Veteran IL-76 RA-76389 awaits at Goma. Sometimes it wasn’t clear which aircraft had anything to do with Rwanda relief, since an aircraft could be in Zaire for one of many reasons. ‘389 later went to Armenia as EX-093. On May 10, 2007 it was destroyed by fire while loading at Pointe Noire on the coast of DRC. Then, Aeroflot’s impressive RA-76527.
Smaller aircraft types were always buzzing around at Goma. DHC-6 Twin Otter 9Q-CBO was coming and going all week. Originally delivered to Air Illinois in 1980, it ended in Zaire in 1980 with TMK Commuter. Sad to say, it crashed on September 12, 1997 after leaving Bukavu, Burundi for Uvir, DRC. All 19 aboard died. Then, superannuated DC-3 9Q-CAM. Looking at the entry for it on p.632 of the great Air Britain history by J. Gradidge, DC- 1, DC-2, DC-3: The First Seventy Years, 9Q-CAM began as USAAF C- 47 45-1139. It was delivered in November 1945, retired from the USAF in 1963, then went to Zaire the same year. It looks to have been the very last new DC-3 ever built. The dogged plane spotter never knows what he’ll run across next!
Helicopters were constantly in the air around Goma. These photos from August 4 show the compound for the French Army’s Pumas and Gazelles.
This derelict 707 at Goma had begun with VARIG of Brazil in 1963. Retired from that fleet in 1979, it became 9Q-CMD with a company having the amazing name “Business Cash Flow Aviation”. On November 27, 1991 “CMD” somehow was damaged at Goma and had been lying there ever since.
Some grab shots taken from the flight deck of ‘337 as we flew back and forth to Goma on August 4. The roads and small settlements of Rwanda were ominously quiet. After all, as many as a million Rwandans of a national population of 7 million (92% rural) recently had been butchered (Hutu had comprised 85% of the population, Tutsi 15%).
An aerial view around Kigali on August 4. Where were all the people on such a fine day?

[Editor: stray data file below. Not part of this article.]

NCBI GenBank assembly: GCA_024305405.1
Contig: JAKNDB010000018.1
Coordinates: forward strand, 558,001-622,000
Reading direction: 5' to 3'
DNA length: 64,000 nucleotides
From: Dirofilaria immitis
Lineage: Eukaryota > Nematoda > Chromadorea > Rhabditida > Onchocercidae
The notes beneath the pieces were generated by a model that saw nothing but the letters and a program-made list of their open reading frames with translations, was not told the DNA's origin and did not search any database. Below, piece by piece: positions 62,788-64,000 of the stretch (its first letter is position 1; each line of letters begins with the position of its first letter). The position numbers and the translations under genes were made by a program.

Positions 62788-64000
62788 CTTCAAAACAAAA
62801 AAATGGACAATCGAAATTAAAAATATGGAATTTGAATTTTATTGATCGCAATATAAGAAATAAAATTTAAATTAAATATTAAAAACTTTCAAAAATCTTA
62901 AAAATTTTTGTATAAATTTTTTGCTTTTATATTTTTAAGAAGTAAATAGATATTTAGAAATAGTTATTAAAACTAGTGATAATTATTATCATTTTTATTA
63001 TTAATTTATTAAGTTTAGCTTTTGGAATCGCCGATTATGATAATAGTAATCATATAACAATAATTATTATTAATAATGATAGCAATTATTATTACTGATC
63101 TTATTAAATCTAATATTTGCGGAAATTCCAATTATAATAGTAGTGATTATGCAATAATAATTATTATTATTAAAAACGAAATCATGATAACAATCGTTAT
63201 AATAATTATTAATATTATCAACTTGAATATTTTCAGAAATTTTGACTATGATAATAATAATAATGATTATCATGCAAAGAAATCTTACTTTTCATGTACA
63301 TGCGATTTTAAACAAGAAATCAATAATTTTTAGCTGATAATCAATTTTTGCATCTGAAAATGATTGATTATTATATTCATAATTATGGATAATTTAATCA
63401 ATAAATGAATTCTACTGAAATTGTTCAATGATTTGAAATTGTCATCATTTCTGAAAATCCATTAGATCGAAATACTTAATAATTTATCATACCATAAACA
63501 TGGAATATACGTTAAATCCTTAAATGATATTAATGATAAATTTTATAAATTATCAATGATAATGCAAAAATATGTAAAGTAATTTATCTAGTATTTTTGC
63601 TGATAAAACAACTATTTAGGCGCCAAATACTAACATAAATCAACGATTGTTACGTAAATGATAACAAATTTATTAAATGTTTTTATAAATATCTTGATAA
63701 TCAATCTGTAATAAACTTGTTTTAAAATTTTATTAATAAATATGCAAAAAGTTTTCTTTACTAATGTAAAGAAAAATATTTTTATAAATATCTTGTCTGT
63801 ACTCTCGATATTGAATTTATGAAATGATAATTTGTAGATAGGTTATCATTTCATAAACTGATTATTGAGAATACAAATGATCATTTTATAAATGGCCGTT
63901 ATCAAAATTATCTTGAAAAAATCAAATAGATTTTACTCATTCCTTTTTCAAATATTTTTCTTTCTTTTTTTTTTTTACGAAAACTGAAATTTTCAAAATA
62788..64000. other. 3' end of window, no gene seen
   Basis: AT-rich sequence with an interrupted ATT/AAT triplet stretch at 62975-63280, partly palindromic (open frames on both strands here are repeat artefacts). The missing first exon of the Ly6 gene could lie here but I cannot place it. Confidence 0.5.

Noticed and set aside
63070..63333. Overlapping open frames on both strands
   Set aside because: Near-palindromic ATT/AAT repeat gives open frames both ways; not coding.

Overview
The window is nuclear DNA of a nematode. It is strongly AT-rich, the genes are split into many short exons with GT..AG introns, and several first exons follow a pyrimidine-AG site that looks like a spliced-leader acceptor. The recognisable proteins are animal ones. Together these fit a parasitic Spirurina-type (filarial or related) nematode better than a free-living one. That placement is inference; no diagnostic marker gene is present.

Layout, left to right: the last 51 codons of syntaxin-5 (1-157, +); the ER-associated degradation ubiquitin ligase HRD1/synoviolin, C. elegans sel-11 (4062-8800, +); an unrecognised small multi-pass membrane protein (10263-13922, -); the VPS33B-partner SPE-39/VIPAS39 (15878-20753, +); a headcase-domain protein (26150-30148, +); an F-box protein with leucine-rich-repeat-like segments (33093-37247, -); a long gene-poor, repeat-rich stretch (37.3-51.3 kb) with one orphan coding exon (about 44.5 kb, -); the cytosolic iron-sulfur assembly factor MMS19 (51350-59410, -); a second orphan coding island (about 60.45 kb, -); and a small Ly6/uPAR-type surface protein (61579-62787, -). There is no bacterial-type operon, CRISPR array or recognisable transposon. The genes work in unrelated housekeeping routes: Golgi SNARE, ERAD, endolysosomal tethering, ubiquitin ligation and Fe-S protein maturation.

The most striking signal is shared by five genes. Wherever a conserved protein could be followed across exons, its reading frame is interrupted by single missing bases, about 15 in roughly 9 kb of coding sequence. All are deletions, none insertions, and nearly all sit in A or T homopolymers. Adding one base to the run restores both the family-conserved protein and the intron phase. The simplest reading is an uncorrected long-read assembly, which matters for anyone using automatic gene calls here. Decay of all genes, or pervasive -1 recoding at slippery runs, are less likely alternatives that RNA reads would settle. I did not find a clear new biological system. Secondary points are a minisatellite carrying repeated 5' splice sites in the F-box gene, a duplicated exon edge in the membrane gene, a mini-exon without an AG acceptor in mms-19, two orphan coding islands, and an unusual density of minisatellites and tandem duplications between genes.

Another Kigali neighbourhood. Then, the flight deck on one of our legs this day, including a snapshot of your scribe on the job aboard ‘337.
Canadian Forces military staff deployed at Kigali manoeuvre a load for ‘337 on August 4. Then, WO Drennan briefs some passengers. Beyond, an IL-76 waits at the Kigali terminal. Someone mentioned that this attractive building had been designed by Canadians. I have yet to confirm that.
A closer view of the terminal.
130337 delivers an Isusu Trooper to the UN at Kigali. Note how on a specific UN mission, aircraft fly the UN flag on the tail.
Belgian national Thierry Vanneste, who worked in Kigali for SABENA, had been among thousands of Europeans hustled out of Rwanda in the early days of the Hutu genocide against the Tutsi. He recently had returned to find that his two dogs, which had been left to fend for themselves, had survived in the streets of Kigali in spite of a sport that had arisen among the locals of using dogs for rifle practice. He and his dogs were about to board ‘337 for a trip back to Nairobi.
This BelAir IL-76 also was on duty at Kigali on August 4. Our Nairobi-Kigali return operation this day totalled 3.8 flying hours (about 470 sm each way). Our Goma trip took 4 hours (about 530 sm each way), so by day’s end I had spent 7.8 exciting hours aboard 130337.
If August 4 was fun, next day was even more so with 8.1 hours aboard 130337. Things started at Nairobi where I joined a CanForces crew under Capt Mike Biehl. First we flew to Kigali, then Entebbe, back to Nairobi and another leg to Kigali. There I decided to leave ‘337, do some photography, then return to base on ‘315, which I’d heard was likely to show up. To start this little album, here’s the scene at Entebbe with two world class Lockheed airlifters: C-130 ‘337 beside a USAF C-141 from the 452 nd Air Wing at March AFB, California. If the AN-12 is jokingly sometimes called the “Herkski”, is there a nickname for the IL-76, which roughly resembles the C-141? Then, a view down the same ramp where the VC-137B was sitting when I passed through here a few days earlier. Dominating on August 5 were two lovely IL-76s, then an AN-12 beside a C-130.